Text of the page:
Tunde Fagbenle: Leaders who ruined Africa… and what to do about them

by Tunde Fagbenle

Not long ago, my son, Olatunde (O-T) drew my attention to a TED show captioned: “The leaders who ruined Africa, and the generation who can fix it.” In sending the link to me, O-T was speaking both to me and to himself — to our generations — he being just as passionate about how to fix Nigeria, nay Africa, as I am doleful about being part of the generation that ruined it.

A little about TED: TED is an intellectual lecture series devoted to spreading ideas, usually in the form of short, powerful talks (18 minutes or less). The talk is presented to a live audience in a theatre setting and offered on its blog: TED.com. The blog carries the banner: “Ideas worth spreading — And maybe even, ahem, acting on.” Based in New York, USA, TED “believe passionately in the power of ideas to change attitudes, lives and ultimately, the world.”

In this season of us scrambling to find new leaders for all strata of our democracy who would direct our affairs come 2015, my mind went to the passionate and captivating lecture given by entrepreneur Fred Swaniker in October 2014. Fred is a Ghanaian-African who, before hitting 18, had lived in Ghana, the Gambia, Botswana and Zimbabwe. What he learned from a childhood across Africa was that while good leaders can’t make much of a difference in societies with strong institutions, in countries with weak structures, leaders could make or break a country. Here are excerpts from the talk:

“I experienced my first coup d’état at the age of four. Because of the coup d’état, my family had to leave my native home of Ghana and move to the Gambia. As luck would have it, six months after we arrived, they too had a military coup. I vividly remember being woken up in the middle of the night and gathering the few belongings we could and walking for about two hours to a safe house. For a week, we slept under our beds because we were worried that bullets might fly through the window.

“Then, at the age of eight, we moved to Botswana. This time, it was different. There were no coups. Everything worked. Great education. They had such good infrastructure that even at the time they had a fibre-optic telephone system, long before it had reached Western countries.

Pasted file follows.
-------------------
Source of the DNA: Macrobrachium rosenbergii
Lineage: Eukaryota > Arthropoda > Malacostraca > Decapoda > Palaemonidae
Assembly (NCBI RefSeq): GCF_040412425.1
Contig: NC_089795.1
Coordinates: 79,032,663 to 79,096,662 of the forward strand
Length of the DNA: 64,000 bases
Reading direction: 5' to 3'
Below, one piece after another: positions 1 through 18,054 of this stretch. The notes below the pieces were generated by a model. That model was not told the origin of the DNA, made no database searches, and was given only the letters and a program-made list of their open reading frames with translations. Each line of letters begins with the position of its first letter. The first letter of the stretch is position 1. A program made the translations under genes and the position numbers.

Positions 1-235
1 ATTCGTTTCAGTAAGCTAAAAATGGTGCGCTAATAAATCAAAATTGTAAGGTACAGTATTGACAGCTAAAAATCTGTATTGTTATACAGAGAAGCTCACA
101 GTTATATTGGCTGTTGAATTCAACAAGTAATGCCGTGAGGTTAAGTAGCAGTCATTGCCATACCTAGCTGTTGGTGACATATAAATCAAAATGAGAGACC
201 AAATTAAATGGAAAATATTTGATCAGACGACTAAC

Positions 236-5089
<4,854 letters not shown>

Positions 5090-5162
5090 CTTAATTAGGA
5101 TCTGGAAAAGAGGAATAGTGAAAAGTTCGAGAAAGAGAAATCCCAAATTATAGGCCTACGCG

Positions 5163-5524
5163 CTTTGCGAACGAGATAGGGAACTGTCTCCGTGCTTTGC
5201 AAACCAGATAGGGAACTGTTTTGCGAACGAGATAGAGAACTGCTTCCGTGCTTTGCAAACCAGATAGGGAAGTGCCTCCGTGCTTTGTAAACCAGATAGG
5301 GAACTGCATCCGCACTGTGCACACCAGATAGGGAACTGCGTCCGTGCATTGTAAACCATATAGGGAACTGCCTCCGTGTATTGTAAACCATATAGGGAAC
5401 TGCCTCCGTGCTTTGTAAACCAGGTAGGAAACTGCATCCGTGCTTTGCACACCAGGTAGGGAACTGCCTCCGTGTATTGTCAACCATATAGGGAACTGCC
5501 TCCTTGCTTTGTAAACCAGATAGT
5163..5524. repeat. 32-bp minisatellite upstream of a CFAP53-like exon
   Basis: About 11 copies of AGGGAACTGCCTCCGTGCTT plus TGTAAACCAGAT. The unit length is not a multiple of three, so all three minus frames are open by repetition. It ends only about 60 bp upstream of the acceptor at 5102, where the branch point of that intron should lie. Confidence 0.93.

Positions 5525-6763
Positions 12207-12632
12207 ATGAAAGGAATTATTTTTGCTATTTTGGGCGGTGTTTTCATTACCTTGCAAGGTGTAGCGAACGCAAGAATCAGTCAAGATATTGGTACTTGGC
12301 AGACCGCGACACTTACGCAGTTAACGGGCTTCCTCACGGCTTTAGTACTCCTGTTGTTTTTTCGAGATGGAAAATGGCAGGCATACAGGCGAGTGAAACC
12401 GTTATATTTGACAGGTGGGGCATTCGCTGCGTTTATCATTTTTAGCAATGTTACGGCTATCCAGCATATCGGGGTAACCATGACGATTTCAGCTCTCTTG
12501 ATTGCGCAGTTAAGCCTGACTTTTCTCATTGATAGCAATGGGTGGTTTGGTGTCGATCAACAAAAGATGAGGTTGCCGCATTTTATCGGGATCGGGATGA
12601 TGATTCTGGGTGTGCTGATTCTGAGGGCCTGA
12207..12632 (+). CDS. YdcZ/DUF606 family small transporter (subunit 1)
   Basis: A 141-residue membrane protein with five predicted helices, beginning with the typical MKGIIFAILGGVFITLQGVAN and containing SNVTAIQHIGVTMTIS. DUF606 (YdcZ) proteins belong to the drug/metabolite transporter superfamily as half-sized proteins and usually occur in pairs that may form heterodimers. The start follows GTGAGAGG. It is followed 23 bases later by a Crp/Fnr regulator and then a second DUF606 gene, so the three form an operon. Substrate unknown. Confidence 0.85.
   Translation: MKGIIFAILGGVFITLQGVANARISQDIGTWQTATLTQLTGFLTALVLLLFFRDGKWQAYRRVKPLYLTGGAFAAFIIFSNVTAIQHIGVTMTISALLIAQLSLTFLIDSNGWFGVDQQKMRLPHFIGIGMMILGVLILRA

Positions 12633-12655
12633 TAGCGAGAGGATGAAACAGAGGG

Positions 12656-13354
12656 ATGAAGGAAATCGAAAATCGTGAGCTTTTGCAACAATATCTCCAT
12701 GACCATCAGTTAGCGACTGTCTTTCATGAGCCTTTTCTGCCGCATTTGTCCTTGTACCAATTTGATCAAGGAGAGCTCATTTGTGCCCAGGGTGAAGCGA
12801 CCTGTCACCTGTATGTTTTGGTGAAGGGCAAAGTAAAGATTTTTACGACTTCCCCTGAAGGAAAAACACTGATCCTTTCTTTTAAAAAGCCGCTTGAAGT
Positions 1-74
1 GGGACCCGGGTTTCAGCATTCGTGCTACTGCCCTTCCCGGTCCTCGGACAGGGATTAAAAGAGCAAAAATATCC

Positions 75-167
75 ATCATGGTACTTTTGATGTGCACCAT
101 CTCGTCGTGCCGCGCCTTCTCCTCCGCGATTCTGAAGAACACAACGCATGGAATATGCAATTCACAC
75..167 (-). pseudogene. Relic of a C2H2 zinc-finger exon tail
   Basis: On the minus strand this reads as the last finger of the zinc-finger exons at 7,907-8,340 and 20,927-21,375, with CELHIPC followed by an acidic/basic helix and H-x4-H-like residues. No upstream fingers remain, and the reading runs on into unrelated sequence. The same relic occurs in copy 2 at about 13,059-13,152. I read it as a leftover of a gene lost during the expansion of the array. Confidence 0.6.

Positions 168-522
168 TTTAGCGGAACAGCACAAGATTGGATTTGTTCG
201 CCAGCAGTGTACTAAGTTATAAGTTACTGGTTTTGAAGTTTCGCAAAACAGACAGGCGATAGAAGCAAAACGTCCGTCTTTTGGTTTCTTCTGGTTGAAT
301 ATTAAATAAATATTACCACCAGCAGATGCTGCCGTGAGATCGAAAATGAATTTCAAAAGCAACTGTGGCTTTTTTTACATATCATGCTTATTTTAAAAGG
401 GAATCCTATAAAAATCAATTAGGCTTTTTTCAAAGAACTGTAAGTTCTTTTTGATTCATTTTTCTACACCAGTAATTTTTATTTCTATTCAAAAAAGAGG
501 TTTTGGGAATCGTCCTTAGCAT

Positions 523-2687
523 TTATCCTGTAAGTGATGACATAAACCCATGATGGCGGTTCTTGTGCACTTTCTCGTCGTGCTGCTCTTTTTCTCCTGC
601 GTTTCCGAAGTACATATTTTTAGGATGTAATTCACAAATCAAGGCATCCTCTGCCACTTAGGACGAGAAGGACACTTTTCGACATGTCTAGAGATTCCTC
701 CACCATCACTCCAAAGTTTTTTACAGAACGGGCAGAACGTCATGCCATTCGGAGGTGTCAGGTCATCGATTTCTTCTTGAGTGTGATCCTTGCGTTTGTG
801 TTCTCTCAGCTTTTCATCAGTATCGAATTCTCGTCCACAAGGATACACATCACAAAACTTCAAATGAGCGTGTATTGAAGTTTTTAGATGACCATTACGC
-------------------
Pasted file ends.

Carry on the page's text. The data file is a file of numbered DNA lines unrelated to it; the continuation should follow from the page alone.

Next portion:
“The only thing they didn’t have is that they didn’t have their own national television station, and so I remember watching TV from neighbouring South Africa, and watching Nelson Mandela in jail being offered a chance to come out if he would give up the apartheid struggle. But he didn’t. He refused to do that until he actually achieved his objective of freeing South Africa from apartheid. And I remember feeling how just one good leader could make such a big difference in Africa.

“Then at the age of 12, my family sent me to high school in Zimbabwe. Initially, this too was amazing: growing economy, excellent infrastructure, and it seemed like it was a model for economic development in Africa. I graduated from high school in Zimbabwe and I went off to college.

“Six years later, I returned to the country. Everything was different. It had shattered into pieces. Millions of people had emigrated, the economy was in a shambles, and it seemed all of a sudden that 30 years of development had been wiped out. How could a country go so bad so fast? Most people would agree that it’s all because of leadership. One man, President Robert Mugabe, is almost single-handedly responsible for having destroyed this country.

“Now, all these experiences of living in different parts of Africa growing up did two things to me. The first is it made me fall in love with Africa. Everywhere I went, I experienced the wonderful beauty of our continent and saw the resilience and the spirit of our people, and at the time, I realised that I wanted to dedicate the rest of my life to making this continent great. But I also realised that making Africa great would require addressing this issue of leadership. You see, all these countries I lived in, the coups d’état and the corruption I’d seen in Ghana and the Gambia and in Zimbabwe, contrasted with the wonderful examples I had seen in Botswana and in South Africa of good leadership. It made me realise that Africa would rise or fall because of the quality of our leaders.